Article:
Any responses attempting to dissuade me from buying a new, shiny pair of wheels will be ignored. n+1 applies to wheels too. Well it does in my universe!

Debs
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Re: Wheels - number of spokes

Postby Debs » 16 Dec 2019, 9:07pm

21pavone wrote:Any responses attempting to dissuade me from buying a new, shiny pair of wheels will be ignored. n+1 applies to wheels too. Well it does in my universe!


If you live anywhere near Bristol, get Ryan to build you a nice pair :wink:

https://www.ryanbuildswheels.co.uk/

mattheus
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Re: Wheels - number of spokes

Postby mattheus » 17 Dec 2019, 10:30am

The utility cyclist wrote:
21pavone wrote:I’ve been a cyclist for many years and when touring with panniers I’ve always used 36 spoke wheels or 32 for a short, lighter laden trip. My new Trek Checkpoint ALR5 has 28 spoke wheels, Trek quoting a maximum weight limit (bike + rider + cargo) of 125kg/275lb. I’m 77kg/170lb so it looks as though there’s plenty of scope but I’m still sceptical about the durability of wheels with fewer spokes than I’m used to. Need someone to either put my mind at rest about the wheels that came with the bike or tell me I need another set with more spokes for heavier touring.


I've ridden Mavic's Factory built ksyrium SSCs with 20/18 spoke count at 107kg actual body weight for thousands of miles, also ride 24/20 carbon wheels and have done so at the aforementioned weight.
I bought a pair of 28/24 Dura Ace/Velocity wheels for light touring and audax, I shan't be concerned riding well in excess of 100kg on board with gear, I've also ride 24/20 alu Pro lite wheels off road with some wider tyres.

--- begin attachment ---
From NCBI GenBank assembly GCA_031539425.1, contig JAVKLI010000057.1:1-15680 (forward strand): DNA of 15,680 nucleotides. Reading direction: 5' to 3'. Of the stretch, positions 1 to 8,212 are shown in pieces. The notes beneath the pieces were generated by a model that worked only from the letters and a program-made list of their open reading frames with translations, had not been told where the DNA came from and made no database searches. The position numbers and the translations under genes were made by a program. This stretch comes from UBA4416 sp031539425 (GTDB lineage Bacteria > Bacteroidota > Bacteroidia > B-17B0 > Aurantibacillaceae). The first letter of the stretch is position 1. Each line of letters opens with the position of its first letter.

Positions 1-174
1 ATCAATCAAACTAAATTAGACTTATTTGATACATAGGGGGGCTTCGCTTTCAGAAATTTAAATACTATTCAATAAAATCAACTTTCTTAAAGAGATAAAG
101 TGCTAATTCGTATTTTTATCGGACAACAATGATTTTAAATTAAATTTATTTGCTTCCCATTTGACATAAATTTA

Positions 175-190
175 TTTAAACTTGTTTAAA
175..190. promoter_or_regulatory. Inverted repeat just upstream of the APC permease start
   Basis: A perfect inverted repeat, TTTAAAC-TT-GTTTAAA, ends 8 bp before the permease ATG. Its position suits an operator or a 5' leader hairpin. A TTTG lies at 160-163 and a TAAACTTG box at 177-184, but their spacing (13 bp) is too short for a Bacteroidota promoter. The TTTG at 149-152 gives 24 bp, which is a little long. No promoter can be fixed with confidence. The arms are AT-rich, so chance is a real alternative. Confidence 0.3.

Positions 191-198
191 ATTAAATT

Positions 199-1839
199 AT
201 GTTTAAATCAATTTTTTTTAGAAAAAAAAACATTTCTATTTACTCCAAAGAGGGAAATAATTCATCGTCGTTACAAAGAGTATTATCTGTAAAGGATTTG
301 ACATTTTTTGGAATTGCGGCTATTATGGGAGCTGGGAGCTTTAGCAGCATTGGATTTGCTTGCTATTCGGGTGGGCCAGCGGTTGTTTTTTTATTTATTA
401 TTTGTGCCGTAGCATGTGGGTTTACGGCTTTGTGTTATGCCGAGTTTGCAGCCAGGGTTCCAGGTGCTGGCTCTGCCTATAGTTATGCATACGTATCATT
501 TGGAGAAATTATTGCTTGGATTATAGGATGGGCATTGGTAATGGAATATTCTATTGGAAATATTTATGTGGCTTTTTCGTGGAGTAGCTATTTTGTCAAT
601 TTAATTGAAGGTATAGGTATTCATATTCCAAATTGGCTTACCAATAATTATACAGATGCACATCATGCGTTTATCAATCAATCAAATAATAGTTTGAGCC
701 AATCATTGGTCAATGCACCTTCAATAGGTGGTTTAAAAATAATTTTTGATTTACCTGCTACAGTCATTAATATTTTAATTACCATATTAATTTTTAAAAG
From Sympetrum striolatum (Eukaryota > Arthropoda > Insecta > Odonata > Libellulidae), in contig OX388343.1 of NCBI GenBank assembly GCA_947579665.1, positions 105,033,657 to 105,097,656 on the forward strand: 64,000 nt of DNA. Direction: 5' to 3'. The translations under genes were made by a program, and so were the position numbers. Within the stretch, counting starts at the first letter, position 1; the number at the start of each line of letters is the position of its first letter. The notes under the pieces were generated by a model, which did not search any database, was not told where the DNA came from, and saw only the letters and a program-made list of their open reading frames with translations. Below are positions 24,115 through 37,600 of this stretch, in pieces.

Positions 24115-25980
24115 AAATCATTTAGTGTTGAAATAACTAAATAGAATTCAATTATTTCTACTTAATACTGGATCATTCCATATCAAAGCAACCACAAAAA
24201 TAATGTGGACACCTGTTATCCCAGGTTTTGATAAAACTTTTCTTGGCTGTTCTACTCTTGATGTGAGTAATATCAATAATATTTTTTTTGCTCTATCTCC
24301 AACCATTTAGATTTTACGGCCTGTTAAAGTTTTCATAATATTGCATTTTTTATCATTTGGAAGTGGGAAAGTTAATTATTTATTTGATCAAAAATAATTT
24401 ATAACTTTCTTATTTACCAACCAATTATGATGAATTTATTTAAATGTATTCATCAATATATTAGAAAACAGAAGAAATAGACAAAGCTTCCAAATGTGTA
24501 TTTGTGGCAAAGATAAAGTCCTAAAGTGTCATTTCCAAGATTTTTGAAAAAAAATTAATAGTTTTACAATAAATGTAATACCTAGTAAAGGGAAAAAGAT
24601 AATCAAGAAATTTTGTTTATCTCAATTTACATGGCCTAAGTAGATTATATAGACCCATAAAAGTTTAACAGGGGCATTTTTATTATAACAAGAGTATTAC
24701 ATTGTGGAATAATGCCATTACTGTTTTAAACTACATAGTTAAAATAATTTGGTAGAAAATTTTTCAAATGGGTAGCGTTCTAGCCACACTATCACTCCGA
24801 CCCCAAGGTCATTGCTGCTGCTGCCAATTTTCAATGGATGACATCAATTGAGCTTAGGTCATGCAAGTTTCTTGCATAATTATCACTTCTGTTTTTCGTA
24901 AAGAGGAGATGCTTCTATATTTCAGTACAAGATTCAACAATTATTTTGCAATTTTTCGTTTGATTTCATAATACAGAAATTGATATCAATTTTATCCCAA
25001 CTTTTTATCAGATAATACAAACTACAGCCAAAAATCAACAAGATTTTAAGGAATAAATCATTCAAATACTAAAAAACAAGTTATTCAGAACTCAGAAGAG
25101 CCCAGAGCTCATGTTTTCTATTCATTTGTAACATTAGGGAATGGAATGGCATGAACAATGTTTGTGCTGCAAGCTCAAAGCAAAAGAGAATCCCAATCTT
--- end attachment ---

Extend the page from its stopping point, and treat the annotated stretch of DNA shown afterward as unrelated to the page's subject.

IMO, ride the wheels, get your tyres and pressures sorted, check the spokes are all as they should be tension wise if you're really bothered and you'll be fine.



Are you saying that spoke count makes no difference at all to robustness?

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The utility cyclist
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Re: Wheels - number of spokes

Postby The utility cyclist » 17 Dec 2019, 9:58pm

mattheus wrote:
The utility cyclist wrote:
21pavone wrote:I’ve been a cyclist for many years and when touring with panniers I’ve always used 36 spoke wheels or 32 for a short, lighter laden trip. My new Trek Checkpoint ALR5 has 28 spoke wheels, Trek quoting a maximum weight limit (bike + rider + cargo) of 125kg/275lb. I’m 77kg/170lb so it looks as though there’s plenty of scope but I’m still sceptical about the durability of wheels with fewer spokes than I’m used to. Need someone to either put my mind at rest about the wheels that came with the bike or tell me I need another set with more spokes for heavier touring.


I've ridden Mavic's Factory built ksyrium SSCs with 20/18 spoke count at 107kg actual body weight for thousands of miles, also ride 24/20 carbon wheels and have done so at the aforementioned weight.
I bought a pair of 28/24 Dura Ace/Velocity wheels for light touring and audax, I shan't be concerned riding well in excess of 100kg on board with gear, I've also ride 24/20 alu Pro lite wheels off road with some wider tyres.
IMO, ride the wheels, get your tyres and pressures sorted, check the spokes are all as they should be tension wise if you're really bothered and you'll be fine.